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Re: ins and del


From: smithj7@peoplepc.com
Date: Sep 23, 2008 2:40PM

I took a different approach to the same problem. Florida Blind Services has
a business enterprises program - blind vendors of food service facilities.
All managers must be legally blind. A person with low vision did their
minutes that had a policy change using green for additions and red for
deletions. I couldn't change the minutes, but needed to let our speech users
(some actually use windows eyes) have the same information. I used an old
fashion approach, Words.

Here was my disclaimer. You can guess what I did or look at full minutes at

Disclaimer from web administrator: Minutes were modified to ensure people
using speech or people who are colored blind would understand what text was
deleted in the "Selection Process Improvements" and what new text was
replaced. Original text counted on "color only" as an indication of deleted
text. The use of color was kept, but the text such as "the following was
deleted" and where appropriate "replaced with" were added to minutes in the
appropriate places to ensure that everyone could benefit from the details
outlined in these minutes. Context was in no way modified.

This seems to be the approach that is used in the federal register as well.
(without the color that the low vision user liked - just the words, no
disclaimer needed).

----- Original Message -----
From: "Moore, Michael" < <EMAIL REMOVED> >
To: "WebAIM Discussion List" < <EMAIL REMOVED> >; "Discussion
list for web and software accessibility issues"
Sent: Friday, September 19, 2008 4:57 PM
Subject: [WebAIM] ins and del

> We want to identify an accessible method for indicating insertions and
> deletions within legal documents and policy documents that are
> undergoing revision. These documents are published in html.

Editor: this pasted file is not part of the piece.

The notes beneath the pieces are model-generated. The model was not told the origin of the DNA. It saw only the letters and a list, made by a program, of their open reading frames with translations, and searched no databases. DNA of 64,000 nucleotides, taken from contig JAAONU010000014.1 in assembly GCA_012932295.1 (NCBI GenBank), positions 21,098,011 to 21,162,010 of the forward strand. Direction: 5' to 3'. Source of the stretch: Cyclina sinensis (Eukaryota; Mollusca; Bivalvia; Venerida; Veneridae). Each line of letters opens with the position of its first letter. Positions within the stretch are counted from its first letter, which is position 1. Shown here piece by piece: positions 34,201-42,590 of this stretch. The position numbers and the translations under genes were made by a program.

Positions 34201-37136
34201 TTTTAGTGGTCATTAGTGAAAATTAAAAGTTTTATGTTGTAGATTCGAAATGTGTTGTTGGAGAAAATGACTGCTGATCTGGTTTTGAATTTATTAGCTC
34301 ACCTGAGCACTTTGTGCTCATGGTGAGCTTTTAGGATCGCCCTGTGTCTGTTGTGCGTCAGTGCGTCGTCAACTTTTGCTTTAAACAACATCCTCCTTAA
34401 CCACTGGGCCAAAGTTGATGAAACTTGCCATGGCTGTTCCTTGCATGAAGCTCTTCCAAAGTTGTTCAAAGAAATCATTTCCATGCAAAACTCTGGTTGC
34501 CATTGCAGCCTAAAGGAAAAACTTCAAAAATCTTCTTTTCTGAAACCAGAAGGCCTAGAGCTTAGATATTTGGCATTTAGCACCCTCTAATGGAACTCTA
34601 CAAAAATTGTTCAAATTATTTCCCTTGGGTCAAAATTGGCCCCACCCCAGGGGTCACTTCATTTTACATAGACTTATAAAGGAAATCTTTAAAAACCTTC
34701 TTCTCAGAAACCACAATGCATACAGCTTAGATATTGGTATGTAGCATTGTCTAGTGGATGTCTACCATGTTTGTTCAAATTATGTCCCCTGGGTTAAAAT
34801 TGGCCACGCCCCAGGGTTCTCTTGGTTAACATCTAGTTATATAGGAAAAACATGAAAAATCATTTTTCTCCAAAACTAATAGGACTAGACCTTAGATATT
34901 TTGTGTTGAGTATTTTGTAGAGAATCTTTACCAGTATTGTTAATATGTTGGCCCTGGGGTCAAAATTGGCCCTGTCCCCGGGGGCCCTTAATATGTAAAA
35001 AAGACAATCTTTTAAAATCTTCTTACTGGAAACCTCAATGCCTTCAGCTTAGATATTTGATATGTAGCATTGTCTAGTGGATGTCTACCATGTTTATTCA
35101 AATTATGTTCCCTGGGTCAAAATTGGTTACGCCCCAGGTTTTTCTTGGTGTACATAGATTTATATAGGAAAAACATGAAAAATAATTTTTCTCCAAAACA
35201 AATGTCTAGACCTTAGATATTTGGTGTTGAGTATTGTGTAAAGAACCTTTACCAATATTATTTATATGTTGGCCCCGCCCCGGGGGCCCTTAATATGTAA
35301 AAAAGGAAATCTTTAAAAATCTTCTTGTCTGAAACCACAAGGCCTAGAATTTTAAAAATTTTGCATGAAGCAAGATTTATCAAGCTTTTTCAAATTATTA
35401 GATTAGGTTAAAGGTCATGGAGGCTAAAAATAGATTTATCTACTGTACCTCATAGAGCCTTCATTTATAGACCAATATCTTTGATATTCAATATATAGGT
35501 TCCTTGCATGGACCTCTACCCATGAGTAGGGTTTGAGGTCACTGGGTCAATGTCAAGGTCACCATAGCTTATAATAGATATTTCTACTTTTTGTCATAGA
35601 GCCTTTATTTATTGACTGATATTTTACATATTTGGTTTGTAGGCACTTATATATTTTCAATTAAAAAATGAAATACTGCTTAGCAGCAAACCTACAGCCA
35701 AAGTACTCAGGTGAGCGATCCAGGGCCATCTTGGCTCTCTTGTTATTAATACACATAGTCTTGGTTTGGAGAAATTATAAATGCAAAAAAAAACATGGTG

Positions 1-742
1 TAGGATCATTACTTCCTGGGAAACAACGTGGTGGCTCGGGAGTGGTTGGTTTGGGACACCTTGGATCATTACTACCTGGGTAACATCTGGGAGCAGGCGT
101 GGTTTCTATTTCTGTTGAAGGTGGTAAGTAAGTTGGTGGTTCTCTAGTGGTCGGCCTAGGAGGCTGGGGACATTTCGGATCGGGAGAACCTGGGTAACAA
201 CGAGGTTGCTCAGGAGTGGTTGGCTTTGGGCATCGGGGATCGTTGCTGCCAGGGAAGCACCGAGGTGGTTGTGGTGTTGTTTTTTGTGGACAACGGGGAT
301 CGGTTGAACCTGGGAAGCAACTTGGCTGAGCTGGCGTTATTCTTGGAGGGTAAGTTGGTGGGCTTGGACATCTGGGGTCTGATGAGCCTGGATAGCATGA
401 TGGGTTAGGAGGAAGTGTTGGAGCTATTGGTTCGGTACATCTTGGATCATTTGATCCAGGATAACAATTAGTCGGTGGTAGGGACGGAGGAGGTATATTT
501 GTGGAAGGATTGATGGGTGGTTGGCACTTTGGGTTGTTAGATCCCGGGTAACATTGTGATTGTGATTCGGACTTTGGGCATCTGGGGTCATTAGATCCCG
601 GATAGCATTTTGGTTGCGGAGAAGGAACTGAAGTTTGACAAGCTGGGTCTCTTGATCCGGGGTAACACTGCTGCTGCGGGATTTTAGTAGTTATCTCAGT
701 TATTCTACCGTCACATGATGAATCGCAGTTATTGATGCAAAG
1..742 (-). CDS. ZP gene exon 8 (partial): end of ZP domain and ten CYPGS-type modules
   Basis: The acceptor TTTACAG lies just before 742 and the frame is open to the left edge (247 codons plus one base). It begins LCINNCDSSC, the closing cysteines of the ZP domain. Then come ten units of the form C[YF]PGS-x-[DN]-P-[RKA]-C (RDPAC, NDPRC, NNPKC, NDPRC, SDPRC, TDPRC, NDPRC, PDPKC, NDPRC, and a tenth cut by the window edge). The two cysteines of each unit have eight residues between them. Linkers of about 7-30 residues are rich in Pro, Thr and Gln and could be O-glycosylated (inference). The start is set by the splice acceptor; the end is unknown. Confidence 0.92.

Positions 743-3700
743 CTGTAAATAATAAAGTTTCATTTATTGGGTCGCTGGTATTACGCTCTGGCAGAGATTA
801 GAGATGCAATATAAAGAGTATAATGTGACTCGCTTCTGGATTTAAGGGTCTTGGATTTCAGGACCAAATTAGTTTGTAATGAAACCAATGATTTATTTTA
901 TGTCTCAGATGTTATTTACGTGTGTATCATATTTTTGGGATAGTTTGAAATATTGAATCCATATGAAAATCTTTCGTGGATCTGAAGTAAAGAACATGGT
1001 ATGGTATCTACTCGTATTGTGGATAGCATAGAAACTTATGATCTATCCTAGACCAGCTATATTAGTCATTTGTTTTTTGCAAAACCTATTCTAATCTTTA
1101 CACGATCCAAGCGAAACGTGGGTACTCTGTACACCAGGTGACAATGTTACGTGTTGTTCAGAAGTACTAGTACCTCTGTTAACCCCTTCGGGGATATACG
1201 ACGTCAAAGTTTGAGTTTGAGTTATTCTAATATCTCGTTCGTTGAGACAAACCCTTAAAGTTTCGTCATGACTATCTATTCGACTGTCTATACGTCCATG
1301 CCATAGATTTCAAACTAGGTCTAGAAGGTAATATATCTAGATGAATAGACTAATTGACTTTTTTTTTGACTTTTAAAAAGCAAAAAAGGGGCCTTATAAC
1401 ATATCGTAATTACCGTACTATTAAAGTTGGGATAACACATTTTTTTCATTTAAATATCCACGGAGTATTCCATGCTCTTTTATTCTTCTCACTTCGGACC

> The <ins> and <del> elements provide semantic support but JAWS ignores
> them. We have looked at the following two methods.
> 1. Add a 1 pixel clear gif prior to and after the deleted or inserted
> text with alt text indicating the status of the text. Position the
> graphic off screen to prevent the browser from displaying a placeholder
> or the alt text if the graphic fails to load or is blocked. For the
> deletion example JAWS will now say "graphic begin deletion Here is some
> deleted text" graphic end deletion."
> It is a bit clumsy needing to listen to JAWS announce the graphics
> although users can turn that off but has the advantage that it will not
> affect the visual display unless both CSS and graphics are disabled.
> 2. Wrap the text indicating the beginning and the end of the insertion
> or deletion with a span inside of a span and position the span off
> screen using CSS.
> JAWS reads smoother now without the announcement of "graphic" but there
> is a risk that if CSS is disabled all users will see the text.
> My question is which method seems best, or is there another method that
> I have not thought of?
> Mike
> Mike Moore
> DARS Accessibility Specialist
> (512) 424-4159